Electric cooperative consumer-owners are no strangers to the democratic process. In fact, civic participation is baked into the cooperative experience because the consumer-owners of the cooperative directly elect its leadership every year at the annual meeting.
But this spring is different because the power of consumer-owner voter participation extends beyond their local cooperatives. Not only do Hoosiers get to decide who will lead the state by selecting gubernatorial candidates, they get to help determine what direction the country will move by selecting presidential candidates. (Not to mention the opportunity to select state and federal legislators to deliberate and advance the policy goals that help our cooperatives support the communities they serve.) And as recent elections have shown, the choices made by an engaged, voting consumer-owner can shape the outcomes of elections up and down the ballot.
The first step to making sure your voice is heard is making sure you have the opportunity to use it. In Indiana, voter registration for the May 5 primary closes Monday, April 6, 2020. Visit IndianaVoters.in.gov to register to vote or make sure your current voter registration is up to date. You can also find your nearest polling site and early voting locations, as well as learn who is on your ballot.
All this planning is important to ensure Hoosier electric cooperative consumer-owners have the opportunity to make their voices heard. In the 2018 primary elections, only 20% of registered voters in Indiana cast their ballots. In cooperative communities across the state, voter turnout dipped as low as 10% of registered voters in that area. Co-ops succeed when the communities they serve are engaged in the civic process, and this upcoming election will be no different.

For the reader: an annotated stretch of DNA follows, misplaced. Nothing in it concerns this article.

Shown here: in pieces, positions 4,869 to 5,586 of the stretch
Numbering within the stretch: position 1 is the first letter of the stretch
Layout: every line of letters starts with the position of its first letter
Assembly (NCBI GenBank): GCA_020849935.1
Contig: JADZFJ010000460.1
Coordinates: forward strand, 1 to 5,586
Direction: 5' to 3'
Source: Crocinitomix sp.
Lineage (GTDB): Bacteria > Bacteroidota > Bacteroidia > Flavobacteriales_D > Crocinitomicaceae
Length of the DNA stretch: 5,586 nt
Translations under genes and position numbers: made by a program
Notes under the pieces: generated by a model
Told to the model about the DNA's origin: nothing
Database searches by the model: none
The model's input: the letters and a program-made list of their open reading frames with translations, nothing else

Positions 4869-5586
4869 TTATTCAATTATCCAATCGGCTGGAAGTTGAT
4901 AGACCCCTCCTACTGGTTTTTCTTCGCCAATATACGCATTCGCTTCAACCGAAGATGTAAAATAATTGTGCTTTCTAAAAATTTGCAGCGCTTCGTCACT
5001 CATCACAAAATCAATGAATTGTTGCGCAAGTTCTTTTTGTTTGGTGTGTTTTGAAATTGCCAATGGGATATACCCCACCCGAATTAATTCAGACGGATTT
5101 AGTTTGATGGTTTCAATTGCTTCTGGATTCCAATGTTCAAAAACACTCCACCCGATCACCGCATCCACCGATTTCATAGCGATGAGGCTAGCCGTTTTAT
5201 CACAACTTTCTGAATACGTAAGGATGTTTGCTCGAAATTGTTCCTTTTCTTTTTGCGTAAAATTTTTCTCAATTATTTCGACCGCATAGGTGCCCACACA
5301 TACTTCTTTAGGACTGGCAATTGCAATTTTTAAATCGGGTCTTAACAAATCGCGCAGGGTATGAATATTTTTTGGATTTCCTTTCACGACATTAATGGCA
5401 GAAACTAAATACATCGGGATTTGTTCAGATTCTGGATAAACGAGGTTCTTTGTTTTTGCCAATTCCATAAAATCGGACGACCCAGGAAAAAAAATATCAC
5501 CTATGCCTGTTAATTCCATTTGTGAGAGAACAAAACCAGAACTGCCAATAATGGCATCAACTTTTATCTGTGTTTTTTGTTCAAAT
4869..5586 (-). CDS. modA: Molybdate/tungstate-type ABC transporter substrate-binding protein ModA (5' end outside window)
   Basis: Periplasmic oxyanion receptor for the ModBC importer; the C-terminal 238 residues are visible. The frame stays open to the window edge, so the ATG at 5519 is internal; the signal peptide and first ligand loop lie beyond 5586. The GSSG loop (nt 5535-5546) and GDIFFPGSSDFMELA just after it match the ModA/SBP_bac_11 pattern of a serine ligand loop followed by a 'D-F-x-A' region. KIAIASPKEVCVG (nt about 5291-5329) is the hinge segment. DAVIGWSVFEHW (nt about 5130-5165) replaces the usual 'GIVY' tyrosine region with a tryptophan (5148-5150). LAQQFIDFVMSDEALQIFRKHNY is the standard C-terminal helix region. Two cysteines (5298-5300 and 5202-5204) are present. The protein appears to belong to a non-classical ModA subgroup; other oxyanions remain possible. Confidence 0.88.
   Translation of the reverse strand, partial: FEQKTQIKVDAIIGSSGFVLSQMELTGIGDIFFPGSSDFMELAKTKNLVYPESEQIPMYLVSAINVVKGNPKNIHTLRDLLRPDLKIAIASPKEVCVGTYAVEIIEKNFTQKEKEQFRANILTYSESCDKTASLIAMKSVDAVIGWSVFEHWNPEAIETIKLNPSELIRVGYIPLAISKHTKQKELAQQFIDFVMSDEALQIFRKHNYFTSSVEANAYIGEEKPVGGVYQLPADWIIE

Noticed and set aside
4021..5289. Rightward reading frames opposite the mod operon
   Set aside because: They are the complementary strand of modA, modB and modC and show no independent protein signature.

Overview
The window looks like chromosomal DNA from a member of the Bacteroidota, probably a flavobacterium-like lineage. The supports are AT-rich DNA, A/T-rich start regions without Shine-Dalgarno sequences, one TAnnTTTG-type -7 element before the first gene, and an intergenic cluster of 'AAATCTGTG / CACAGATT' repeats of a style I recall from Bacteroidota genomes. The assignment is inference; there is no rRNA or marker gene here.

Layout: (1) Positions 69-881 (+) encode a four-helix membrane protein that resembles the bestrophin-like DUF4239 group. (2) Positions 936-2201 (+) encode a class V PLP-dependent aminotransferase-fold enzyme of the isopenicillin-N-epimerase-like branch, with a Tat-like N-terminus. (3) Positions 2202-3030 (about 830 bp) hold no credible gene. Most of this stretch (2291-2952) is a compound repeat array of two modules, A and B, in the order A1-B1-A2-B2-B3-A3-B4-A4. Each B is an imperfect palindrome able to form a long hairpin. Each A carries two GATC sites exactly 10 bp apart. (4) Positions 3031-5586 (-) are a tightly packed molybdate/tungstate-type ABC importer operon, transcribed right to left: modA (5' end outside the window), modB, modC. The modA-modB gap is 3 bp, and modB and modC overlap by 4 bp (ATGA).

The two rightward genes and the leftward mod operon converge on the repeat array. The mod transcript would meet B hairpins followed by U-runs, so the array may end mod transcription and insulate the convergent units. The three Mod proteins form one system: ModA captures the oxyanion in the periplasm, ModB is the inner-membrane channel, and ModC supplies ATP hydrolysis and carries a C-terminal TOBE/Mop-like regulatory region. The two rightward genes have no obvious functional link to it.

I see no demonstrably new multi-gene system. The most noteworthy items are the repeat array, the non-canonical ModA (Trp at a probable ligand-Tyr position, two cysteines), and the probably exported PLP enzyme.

The May 2020 primary will be a critically important election; Hoosiers will select one of the two major party presidential candidates, as well as decide from those candidates seeking to fill two of Indiana’s nine Congressional open seats. State legislators who support Indiana’s electric cooperatives will face their first steps toward continuing their public service. And, by registering to vote and exercising their civic responsibility to make their voices heard, electric cooperative consumer-owners from across Indiana can emphasize the importance of supporting the policies and initiatives that not only allow co-ops to provide safe, reliable and affordable energy, but create the opportunities for the communities cooperatives serve to grow and thrive.
To learn more about the issues co-op consumer-owners can address at the ballot box and how to register to vote, visit action.IndianaEC.org.
Tuesday Voting: A Rural-Rooted Practice?
On May 5, 2020, thousands of Hoosiers across the state will head to their polling sites to cast the first votes in the 2020 election cycle. For some voters, it will be their first opportunity to vote; for others, it joins a long list of other votes cast in their lives. The one constant: the vote always happens on a Tuesday.
Why Tuesday? The answer rests on a rationale to which many electric cooperative consumer-owners can relate. In the early days of the country’s history, votes could only be cast in a county seat (or capitol) and the journey could take a day or more. Travel was discouraged for those observing Sunday as a day of rest, so most voters — particularly those coming from rural areas — preferred either Tuesday or Wednesday. Because many farmers took their wares to market on Wednesday, that left Tuesday as the most viable day to vote.
Times have changed, and many Americans would like to see voting become a national holiday, or at least fall on a weekend. But as we get ready for the primary and registered to vote, remember America’s voting history has been shaped with rural communities in mind.
Categories: Indiana Cooperatives in the News